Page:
Novartis warns of two sufferers deaths after dosing with gene remedy Zolgensma


Two patients treated with Zolgensma, a Novartis gene therapy for a rare inherited disorder, have died, highlighting a known but rare side effect risk associated with this and other genetic medicines.

The children who died experienced acute liver failure at about five to six weeks following infusion with the gene therapy and within 10 days after the start of tapered dosing of corticosteroids to treat the liver problems, Novartis said in an emailed statement. The company did not further specify when those deaths occurred, other than to describe them as “recent patient fatalities.” Novartis did say that those cases occurred in Russia and Kazakhstan. The deaths were first reported Thursday by STAT.

Acute liver failure is a known complication of Zolgensma, and is flagged as a boxed warning on the drug’s prescribing information. Novartis said that the two deaths are the first fatal cases of acute liver failure associated with the gene therapy.

“While this is important safety information, it is not a new safety signal and we firmly believe in the overall favorable risk/benefit profile of Zolgensma, which to date has been used to treat more than 2,300 patients worldwide across clinical trials, managed access programs, and in the commercial setting,” the company said.

Zolgensma treats spinal muscular atrophy (SMA), a rare muscle disorder caused by a genetic mutation that leads to insufficient levels of a protein key to the survival of motor neurons. SMA is classified across a range of types, but broadly, the disease leads to progressive muscle weakness that worsens with age. In the most severe type of SMA, the disease typically leads to death by age 2.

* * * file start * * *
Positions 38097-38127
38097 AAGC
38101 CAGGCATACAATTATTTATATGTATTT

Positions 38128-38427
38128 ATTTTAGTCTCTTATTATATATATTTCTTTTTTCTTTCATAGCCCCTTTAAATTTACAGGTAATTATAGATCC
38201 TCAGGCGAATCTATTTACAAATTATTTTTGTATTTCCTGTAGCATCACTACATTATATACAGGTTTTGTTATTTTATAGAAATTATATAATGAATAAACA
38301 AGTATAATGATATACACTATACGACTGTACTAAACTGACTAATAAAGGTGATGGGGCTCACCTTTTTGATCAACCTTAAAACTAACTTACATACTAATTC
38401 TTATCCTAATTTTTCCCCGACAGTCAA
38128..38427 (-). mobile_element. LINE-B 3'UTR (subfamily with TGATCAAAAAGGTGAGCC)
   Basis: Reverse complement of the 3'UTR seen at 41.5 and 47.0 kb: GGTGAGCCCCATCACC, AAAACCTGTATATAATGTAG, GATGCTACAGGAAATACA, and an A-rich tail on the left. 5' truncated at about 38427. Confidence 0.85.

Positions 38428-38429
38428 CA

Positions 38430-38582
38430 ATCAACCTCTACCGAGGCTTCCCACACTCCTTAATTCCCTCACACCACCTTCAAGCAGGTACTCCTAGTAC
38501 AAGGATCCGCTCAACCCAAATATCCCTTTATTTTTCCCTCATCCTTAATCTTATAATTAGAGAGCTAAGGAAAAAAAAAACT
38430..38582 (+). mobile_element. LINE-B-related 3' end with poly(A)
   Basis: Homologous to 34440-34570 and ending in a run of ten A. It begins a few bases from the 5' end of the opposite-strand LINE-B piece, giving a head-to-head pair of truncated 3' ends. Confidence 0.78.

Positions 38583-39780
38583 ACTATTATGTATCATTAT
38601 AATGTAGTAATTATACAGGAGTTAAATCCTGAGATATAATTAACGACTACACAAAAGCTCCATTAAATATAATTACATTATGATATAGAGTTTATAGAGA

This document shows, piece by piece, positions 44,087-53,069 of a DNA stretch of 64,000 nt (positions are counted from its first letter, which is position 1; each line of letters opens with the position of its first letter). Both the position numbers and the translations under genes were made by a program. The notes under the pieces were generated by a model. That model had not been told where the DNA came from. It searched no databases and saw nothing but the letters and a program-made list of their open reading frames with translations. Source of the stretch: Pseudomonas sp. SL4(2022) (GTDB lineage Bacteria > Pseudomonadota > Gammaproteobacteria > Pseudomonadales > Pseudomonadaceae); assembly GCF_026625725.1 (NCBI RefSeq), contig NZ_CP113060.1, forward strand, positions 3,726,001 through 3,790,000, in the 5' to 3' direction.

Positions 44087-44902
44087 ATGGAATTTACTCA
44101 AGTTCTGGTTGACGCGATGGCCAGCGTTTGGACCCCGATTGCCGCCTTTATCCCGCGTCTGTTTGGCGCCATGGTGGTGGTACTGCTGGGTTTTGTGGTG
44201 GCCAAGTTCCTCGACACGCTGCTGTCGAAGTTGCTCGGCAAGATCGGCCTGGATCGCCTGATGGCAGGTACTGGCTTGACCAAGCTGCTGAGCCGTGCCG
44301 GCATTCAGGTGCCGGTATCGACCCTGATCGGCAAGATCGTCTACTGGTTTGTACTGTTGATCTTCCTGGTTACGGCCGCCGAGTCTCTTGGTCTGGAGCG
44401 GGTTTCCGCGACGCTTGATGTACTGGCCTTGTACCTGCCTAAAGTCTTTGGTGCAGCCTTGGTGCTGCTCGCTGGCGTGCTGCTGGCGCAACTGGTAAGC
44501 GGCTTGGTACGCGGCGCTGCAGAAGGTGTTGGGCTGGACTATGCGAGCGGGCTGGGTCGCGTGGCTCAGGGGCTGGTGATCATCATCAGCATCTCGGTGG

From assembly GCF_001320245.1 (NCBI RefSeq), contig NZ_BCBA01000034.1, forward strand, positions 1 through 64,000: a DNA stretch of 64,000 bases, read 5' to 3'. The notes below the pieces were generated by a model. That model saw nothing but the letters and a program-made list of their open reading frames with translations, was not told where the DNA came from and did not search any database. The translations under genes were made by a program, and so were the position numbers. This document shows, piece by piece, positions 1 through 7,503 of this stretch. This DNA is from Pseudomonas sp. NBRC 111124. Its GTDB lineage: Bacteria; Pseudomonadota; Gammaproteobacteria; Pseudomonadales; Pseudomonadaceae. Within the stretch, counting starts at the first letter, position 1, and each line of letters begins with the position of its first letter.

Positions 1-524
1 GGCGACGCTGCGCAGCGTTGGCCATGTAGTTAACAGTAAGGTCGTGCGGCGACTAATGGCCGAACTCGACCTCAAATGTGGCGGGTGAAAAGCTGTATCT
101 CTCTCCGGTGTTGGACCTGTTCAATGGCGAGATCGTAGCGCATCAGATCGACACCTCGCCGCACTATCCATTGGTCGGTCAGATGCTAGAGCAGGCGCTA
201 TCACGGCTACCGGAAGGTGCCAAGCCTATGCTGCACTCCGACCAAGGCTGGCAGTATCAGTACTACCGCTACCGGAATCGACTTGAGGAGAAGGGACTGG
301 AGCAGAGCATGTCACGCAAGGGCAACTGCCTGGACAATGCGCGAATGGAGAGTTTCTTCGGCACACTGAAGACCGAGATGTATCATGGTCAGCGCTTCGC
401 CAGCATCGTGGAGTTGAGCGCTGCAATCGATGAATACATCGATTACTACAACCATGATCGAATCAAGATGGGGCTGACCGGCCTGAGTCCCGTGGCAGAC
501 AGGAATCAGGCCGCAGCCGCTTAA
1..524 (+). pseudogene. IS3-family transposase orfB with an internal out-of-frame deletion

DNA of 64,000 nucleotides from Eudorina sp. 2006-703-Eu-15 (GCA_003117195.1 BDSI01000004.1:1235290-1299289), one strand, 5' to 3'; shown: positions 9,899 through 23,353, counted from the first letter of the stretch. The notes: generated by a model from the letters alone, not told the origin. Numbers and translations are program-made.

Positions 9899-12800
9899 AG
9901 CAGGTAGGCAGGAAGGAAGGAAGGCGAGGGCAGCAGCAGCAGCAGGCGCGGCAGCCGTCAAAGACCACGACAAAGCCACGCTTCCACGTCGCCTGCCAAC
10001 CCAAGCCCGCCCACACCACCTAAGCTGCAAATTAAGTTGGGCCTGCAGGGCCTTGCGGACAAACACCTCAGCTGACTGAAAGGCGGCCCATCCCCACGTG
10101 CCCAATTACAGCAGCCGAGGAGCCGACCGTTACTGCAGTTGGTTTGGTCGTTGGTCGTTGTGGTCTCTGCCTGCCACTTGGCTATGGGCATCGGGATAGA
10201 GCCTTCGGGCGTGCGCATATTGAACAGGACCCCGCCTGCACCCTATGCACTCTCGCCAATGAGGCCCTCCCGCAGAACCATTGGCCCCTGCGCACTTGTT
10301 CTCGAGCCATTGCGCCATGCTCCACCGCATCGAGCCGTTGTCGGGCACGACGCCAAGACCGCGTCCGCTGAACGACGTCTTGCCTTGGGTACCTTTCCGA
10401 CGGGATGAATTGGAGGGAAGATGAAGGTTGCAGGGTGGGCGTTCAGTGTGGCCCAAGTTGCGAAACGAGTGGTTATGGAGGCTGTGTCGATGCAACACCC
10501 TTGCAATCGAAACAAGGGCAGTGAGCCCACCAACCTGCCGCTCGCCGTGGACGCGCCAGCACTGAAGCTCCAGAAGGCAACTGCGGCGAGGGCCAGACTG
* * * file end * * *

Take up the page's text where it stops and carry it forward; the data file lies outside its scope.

The Novartis gene therapy delivers a functioning version of the mutated gene. The one-time treatment is intended to get a patient’s cells to produce the needed muscle protein. Zolgensma is delivered to cells by adeno-associated virus (AAV), a commonly used vector for genetic medicines delivery. Liver toxicity is a known side effect risk of these engineered viruses. Such problems have been flagged in other clinical trials. Nearly a year ago, Astellas Pharma reported a fourth patient died in a study testing its gene therapy for X-linked myotubular myopathy, a different neuromuscular disorder. In that case, liver complications developed after dosing with the experimental Astellas gene therapy.

No deaths were reported in the clinical trials leading up to Zolgensma’s 2019 FDA approval. Those studies showed that following treatment, many young children were able to sit without support, stand, or even walk—development milestones that are missed when the disease progresses untreated. But results of the clinical research also noted that high levels of liver enzymes, a sign of drug toxicity, were common. The drug’s label also states cases liver injury and liver failure have been reported since the drug has reached the market. The prescribing information advises clinicians to monitor for such complications, which can be treated with corticosteroids.

Novartis said it is notifying health authorities and clinicians in the more than 40 markets where the drug is approved. The company added that it will update the drug label to specify the report of fatal acute liver failure. Zolgensma accounted for about $1.4 billion in global sales in 2021, a 47% increase compared to the prior year, according to Novartis’s financial reports.

Photo: Sebastien Bozon/AFP, via Getty Images

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